- exercise (94.1%),
- acupuncture (77.9%),
- acupressure (72.1%),
- craniosacral therapy (69.1%),
- and yoga (69.1%).
The top 5 mental/emotional interventions were:
- meditation (79.4%),
- art therapy (77.9%),
- mindfulness-based stress reduction (70.6%),
- music therapy (70.6%),
- and visualization therapy (67.6%).
The Canadian authors concluded that the results of our clinical practice survey highlight naturopathic interventions across four domains with a strong rationale for further inquiry in the care of children with cancer.
Personally, I don’t see a ‘strong rationale’ for anything here. I was, however, struck by the fact that about half of the naturopaths (they are NOT doctors!) dare to treat children with cancer. Equally, I was impressed by the list of treatments they use for this purpose; most are pure quackery! Finally, I was struck by the reasons given by those naturopaths who laudably abstained from treating cancer: they did not take this decision because of the lack of evidence that naturopaths and the treatments they like to employ fail to do more good than harm.
Altogether, this survey confirmed my view that naturopaths should not be allowed near children, especially those suffering from cancer.
It is hard to deny that many practitioners of so-called alternative medicine (SCAM) advise their patients to avoid ‘dangerous chemicals’. By this they usually mean prescription drugs. If you doubt how strong this sentiment often is, you have not followed the recent posts and the comments that regularly followed. Frequently, SCAM practitioners will suggest to their patients to not take this or that drug and predict that patients would then see for themselves how much better they feel (usually, they also administer their SCAM at this point).
Lo and behold, many patients do indeed feel better after discontinuing their ‘chemical’ medicines. Of course, this experience is subsequently interpreted as a proof that the drugs were dangerous: “I told you so, you are much better off not taking synthetic medicines; best to use the natural treatments I am offering.”
But is this always interpretation correct?
I seriously doubt it.
Let’s look at a common scenario: a middle-aged man on several medications for reducing his cardiovascular risk (no, it’s not me). He has been diagnosed to have multiple cardiovascular risk factors. Initially, his GP told him to change his life-style, nutrition and physical activity – to which he was only moderately compliant. Despite the patient feeling perfectly healthy, his blood pressure and lipids remained elevated. His doctor now strongly recommends drug treatment and our chap soon finds himself on statins, beta-blockers plus ACE-inhibitors.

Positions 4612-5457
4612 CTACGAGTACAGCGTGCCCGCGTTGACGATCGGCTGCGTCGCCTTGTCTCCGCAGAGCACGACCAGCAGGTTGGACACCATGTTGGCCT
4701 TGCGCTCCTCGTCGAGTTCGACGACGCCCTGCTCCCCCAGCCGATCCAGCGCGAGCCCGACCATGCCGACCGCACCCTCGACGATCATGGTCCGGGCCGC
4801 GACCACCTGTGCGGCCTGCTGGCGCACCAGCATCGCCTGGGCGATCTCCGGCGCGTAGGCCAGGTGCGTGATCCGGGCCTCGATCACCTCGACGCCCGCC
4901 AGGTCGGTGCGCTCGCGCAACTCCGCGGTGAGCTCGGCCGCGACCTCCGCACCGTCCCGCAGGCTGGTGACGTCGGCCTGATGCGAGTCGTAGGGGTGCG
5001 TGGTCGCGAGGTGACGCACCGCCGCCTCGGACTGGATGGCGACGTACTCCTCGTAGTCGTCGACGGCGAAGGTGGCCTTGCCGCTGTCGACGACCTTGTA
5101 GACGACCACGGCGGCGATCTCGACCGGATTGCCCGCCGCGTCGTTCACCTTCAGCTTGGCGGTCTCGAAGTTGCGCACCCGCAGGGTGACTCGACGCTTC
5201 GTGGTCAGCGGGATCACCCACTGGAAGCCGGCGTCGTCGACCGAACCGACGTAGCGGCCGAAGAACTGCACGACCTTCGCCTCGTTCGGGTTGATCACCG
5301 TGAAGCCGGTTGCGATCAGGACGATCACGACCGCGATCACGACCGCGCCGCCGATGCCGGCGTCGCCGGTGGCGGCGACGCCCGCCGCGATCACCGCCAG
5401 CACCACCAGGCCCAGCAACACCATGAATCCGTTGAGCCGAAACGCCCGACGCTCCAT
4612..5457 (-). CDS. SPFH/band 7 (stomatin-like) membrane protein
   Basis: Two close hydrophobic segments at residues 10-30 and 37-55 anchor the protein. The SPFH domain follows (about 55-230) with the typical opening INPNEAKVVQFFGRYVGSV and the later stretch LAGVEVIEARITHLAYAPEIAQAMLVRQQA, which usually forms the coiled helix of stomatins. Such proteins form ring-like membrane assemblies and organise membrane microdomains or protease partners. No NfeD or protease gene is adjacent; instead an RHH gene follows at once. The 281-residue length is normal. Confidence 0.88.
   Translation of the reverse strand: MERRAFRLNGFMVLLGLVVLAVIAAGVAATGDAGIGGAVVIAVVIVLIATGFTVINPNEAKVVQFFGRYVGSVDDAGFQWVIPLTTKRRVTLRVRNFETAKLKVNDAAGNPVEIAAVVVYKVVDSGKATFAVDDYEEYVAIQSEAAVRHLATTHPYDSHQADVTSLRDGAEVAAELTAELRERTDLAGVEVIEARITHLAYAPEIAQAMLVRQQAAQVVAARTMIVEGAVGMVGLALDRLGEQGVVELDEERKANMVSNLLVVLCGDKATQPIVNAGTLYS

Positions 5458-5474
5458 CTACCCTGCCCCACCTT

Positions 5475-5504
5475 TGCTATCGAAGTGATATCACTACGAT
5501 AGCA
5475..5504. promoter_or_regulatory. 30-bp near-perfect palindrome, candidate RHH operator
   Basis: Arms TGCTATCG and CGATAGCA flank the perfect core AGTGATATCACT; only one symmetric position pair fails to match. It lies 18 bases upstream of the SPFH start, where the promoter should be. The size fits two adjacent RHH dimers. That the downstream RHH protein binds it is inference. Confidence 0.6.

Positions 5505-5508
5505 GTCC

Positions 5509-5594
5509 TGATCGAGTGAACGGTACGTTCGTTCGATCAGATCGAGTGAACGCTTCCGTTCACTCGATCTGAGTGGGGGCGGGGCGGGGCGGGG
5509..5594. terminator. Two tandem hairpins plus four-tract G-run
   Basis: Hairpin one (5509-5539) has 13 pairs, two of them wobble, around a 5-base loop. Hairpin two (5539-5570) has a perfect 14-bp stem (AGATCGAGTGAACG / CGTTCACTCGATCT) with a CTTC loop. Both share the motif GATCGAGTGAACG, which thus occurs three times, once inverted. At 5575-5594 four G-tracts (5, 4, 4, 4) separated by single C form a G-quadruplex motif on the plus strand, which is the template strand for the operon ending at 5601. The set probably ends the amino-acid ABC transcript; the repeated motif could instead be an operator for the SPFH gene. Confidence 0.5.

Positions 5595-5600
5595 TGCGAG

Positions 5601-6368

Our previously healthy man has thus been turned into a patient with all sorts of symptoms. His persistent cough prompts his GP to change the ACE-inhibitor to a Ca-channel blocker. Now the patients cough is gone, but he notices ankle oedema and does not feel in top form. His GP said that this is nothing to worry about and asks him to grin and bear it. But the fact is that a previously healthy man has been turned into a patient with reduced quality of life (QoL).
This fact takes our man to a homeopath in the hope to restore his QoL (you see, it certainly isn’t me). The homeopath proceeds as outlined above: he explains that drugs are dangerous chemicals and should therefore best be dropped. The homeopath also prescribes homeopathics and is confident that they will control the blood pressure adequately. Our man complies. After just a few days, he feels miles better, his QoL is back, and even his sex-life improves. The homeopath is triumphant: “I told you so, homeopathy works and those drugs were really nasty stuff.”
When I was a junior doctor working in a homeopathic hospital, my boss explained to me that much of the often considerable success of our treatments was to get rid of most, if not all prescription drugs that our patients were taking (the full story can be found here). At the time, and for many years to come, this made a profound impression on me and my clinical practice. As a scientist, however, I have to critically evaluate this strategy and ask: is it the correct one?